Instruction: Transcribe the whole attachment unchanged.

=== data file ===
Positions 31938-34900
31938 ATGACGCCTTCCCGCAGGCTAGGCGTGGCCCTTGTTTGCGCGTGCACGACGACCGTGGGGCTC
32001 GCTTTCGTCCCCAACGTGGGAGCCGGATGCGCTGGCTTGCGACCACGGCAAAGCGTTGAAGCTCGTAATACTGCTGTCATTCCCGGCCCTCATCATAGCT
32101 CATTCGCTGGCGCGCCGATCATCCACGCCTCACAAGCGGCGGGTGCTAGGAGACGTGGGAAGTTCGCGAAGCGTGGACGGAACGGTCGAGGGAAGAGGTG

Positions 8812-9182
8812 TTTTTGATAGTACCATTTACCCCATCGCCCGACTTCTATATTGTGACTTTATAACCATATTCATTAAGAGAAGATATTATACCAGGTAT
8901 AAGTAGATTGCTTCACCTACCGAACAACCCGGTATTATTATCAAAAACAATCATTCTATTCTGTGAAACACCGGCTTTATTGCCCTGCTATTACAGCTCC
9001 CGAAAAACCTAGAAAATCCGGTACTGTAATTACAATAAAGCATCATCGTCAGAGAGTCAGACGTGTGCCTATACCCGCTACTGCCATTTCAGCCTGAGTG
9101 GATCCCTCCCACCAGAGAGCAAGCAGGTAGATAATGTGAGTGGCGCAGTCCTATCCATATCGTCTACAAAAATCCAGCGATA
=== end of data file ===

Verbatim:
Positions 31938-34900
31938 ATGACGCCTTCCCGCAGGCTAGGCGTGGCCCTTGTTTGCGCGTGCACGACGACCGTGGGGCTC
32001 GCTTTCGTCCCCAACGTGGGAGCCGGATGCGCTGGCTTGCGACCACGGCAAAGCGTTGAAGCTCGTAATACTGCTGTCATTCCCGGCCCTCATCATAGCT
32101 CATTCGCTGGCGCGCCGATCATCCACGCCTCACAAGCGGCGGGTGCTAGGAGACGTGGGAAGTTCGCGAAGCGTGGACGGAACGGTCGAGGGAAGAGGTG

Positions 8812-9182
8812 TTTTTGATAGTACCATTTACCCCATCGCCCGACTTCTATATTGTGACTTTATAACCATATTCATTAAGAGAAGATATTATACCAGGTAT
8901 AAGTAGATTGCTTCACCTACCGAACAACCCGGTATTATTATCAAAAACAATCATTCTATTCTGTGAAACACCGGCTTTATTGCCCTGCTATTACAGCTCC
9001 CGAAAAACCTAGAAAATCCGGTACTGTAATTACAATAAAGCATCATCGTCAGAGAGTCAGACGTGTGCCTATACCCGCTACTGCCATTTCAGCCTGAGTG
9101 GATCCCTCCCACCAGAGAGCAAGCAGGTAGATAATGTGAGTGGCGCAGTCCTATCCATATCGTCTACAAAAATCCAGCGATA